Yes, I’m back! And I have another review for you. This time, given we’re in summer holidays full swing, I thought I’d tell you about a little trip I took with the kids to The Phoenix, our local independent cinema. READ MORE
More, ReviewsComments Off on Maiyango Tasting Menu Review
Maiyango is a restaurant (and hotel) in Leicester city centre. It opened 12 years ago and caused quite a stir because back in those days Leicester didn’t have many non-chains to eat in. In fact, Leicester was a bit of a foodie wasteland. And then Maiyango kind of led the way. I remember going not long after it opened and being impressed by the food and kind of Moroccan style dreamy decor. I took clients there 7 years ago for Christmas dos and secretly asked the bartender to make my cocktails virgin as I was pregnant. He kept my secret and no one was any the wiser. READ MORE
More, ReviewsComments Off on Phoenix Cinema and Cafe Bar Review
So, as a disclaimer I should mention that I absolutely love the Phoenix. I have been a customer since, ahem, 1996. The Phoenix is an independent cinema and arts venue in Leicester where they show some mainstream films, some subtitled films, live streams of opera, theatre and dance as well as other arty exhibitions. It used to be based near to De Montfort University and Gateway College (where I did my A Levels) and was the place that first introduced me to the joys of a hummus sandwich. You could say it’s the longest and most fulfilling love affair I’ve ever had. READ MORE
Anyone who follows me on social media will know I am partial to a burger or two. I’d go as far as to say it’s my favourite meal.
When Meatcure first opened in Market Harborough we ate there as a family and LOVED it. It was a revelation. Interesting burgers, super hot skinny fries and excellent sides to pick at before the main event arrived. I was hooked. READ MORE
Leicester is in a state of high excitement; practically a frenzy. The last time this happened was when Sam Bailey won the X Factor. This time it’s an altogether more regal affair. Richard III is being properly buried. The correct name for this is ‘reinterment,’ but no one knows how to say that or indeed exactly what it means. Anyway, I thought I’d make something that good old King Richard might have eaten at a banquet whilst entertaining young ladies.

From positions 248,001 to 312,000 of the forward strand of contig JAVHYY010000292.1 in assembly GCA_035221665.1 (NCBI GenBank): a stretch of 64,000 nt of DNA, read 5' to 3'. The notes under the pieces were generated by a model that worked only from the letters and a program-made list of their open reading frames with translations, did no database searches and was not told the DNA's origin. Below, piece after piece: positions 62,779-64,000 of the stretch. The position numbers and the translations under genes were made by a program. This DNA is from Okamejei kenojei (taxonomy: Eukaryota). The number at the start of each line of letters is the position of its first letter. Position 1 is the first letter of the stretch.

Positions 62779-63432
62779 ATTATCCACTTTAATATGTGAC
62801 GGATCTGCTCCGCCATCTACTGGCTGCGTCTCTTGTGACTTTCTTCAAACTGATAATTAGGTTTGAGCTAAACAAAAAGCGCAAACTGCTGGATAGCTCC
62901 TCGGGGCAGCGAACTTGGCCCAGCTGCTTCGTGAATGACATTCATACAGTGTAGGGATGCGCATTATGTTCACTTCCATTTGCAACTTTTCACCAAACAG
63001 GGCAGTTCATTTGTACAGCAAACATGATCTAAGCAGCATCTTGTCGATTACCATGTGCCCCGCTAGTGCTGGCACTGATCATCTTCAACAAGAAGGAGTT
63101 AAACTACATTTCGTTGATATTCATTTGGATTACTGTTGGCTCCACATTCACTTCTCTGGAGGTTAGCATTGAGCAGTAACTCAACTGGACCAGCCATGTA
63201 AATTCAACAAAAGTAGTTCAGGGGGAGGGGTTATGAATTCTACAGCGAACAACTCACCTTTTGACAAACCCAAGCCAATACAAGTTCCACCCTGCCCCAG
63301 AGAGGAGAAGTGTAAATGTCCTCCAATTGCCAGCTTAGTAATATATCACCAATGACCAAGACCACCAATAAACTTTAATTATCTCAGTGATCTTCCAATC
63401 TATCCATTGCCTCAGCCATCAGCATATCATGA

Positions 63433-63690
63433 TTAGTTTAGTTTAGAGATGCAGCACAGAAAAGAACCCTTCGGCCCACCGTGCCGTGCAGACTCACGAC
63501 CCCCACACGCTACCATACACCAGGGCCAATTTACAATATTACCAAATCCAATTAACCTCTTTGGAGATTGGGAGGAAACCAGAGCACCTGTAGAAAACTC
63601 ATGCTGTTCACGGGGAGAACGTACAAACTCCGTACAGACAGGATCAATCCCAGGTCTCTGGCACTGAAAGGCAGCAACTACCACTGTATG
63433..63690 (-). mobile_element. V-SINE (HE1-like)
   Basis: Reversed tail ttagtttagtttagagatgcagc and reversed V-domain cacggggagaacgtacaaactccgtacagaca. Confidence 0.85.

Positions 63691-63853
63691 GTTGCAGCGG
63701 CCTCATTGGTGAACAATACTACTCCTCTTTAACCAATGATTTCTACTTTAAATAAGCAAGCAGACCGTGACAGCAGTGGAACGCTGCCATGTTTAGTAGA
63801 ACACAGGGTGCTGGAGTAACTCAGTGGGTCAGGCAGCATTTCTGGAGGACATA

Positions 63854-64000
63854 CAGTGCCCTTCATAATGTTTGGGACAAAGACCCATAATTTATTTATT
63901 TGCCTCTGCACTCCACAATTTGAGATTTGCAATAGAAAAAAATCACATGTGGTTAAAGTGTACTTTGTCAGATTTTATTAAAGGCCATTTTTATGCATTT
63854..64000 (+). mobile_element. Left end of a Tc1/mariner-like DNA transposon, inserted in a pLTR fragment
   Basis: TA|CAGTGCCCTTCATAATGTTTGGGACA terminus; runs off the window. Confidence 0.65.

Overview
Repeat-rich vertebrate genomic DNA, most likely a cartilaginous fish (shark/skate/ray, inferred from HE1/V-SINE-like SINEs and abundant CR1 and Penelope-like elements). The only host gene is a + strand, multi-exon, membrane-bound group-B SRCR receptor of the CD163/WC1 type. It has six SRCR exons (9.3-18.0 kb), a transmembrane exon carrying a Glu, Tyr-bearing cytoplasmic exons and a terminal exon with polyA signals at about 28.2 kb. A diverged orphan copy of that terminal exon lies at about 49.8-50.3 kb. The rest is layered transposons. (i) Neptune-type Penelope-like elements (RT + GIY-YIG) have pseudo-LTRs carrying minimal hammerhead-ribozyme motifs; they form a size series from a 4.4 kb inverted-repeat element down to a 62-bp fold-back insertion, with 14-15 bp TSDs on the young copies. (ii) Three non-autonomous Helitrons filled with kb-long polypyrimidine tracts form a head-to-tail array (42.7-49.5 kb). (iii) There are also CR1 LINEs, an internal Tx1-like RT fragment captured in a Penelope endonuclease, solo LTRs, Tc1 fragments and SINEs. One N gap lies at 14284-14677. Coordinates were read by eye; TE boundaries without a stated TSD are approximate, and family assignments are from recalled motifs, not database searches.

Now then, the recipe. I have removed the sandalwood and pepper to suit modern tastes a little more, but feel free to add 1/4 tsp of each if you wish. I do not know where you can find sandalwood, I have too many children and a husband who’s rarely here to be searching for it, so you’ll have to be your own google if sandalwood interests you. Oh, I also swapped mace for nutmeg. Mainly because it’s what I had to hand and it’s that bit stronger in flavour.
I have gone for an oven baked option rather than deep frying, however do fry if you can handle the calories and indeed, the stress of dealing with bubbling oil. (Bubbling oil… now that does sound medieval). I often have young children with me in the kitchen, so anything involving deep frying scares the hell out of me. I’ve read too many stories in the Daily Mail to allow me to deep fry without evacuating the house first.
20mls vegetable oil (or other oil you have to hand)
For the filling:
75g chopped dried figs (use scissors to chop)
75g chopped dried dates (use scissors to chop)
25g pine nuts
2 cloves, ground
1/4 tsp ground nutmeg
1/4 tsp ground cinnamon
pinch saffron, ground
Preheat the oven to 220°C/gas mark 8 and line a baking tray with non stick baking parchment. Start by infusing the saffron in the cold water (for the pastry) and setting it aside for 10 minutes. In the meanwhile measure out the flour, sugar and salt into a bowl, mix and set aside.
Mix together all of the filling ingredients and divide into 9 roughly equal amounts and set aside. Make the pastry by adding the water (including saffron bits) to the dry ingredients until it just forms a soft dough, using your hand to pull it together – you will likely not need all the water, though it depends on the brand of flour you use – some flours absorb water more than others. Roll the dough into a sausage, wrap in clingfilm and chill for 1 hour. The chilling makes it much easier to handle, you can miss it out if you wish, but it’s a sticky dough.
Divide the dough sausage into thirds, then cut each third into 3 equal pieces. You should have 9 pieces of dough all of the same size. Roll each piece into a ball, squash the dough to flatten it and then place a heaped teaspoon of the filling in the centre. Fold the dough edges into the centre to completely cover the filling and pinch together, then roll between your palms to ensure the fruit parcel is a sphere shape. Repeat until all the dough is used up. (If the dough is very hard for you to handle then oil your hands first).
Now strictly these should be deep fried but as I am making these for more modern tastes and calorie controlled diets I suggest you place them on your lined baking sheet, brush liberally with oil and bake for 25 minutes until lightly browned. You can of course deep fry them in oil if you feel medievally inclined.
The original recipe says to eat these warm but I prefer them cold with port and cheese.
I’m a mum of 3 boys, a cookbook writer and also a finalist on the 2011 Great British Bake Off.
I’ve decided to record the recipes I use, partly to save them somewhere and partly in case someone else might like to use them...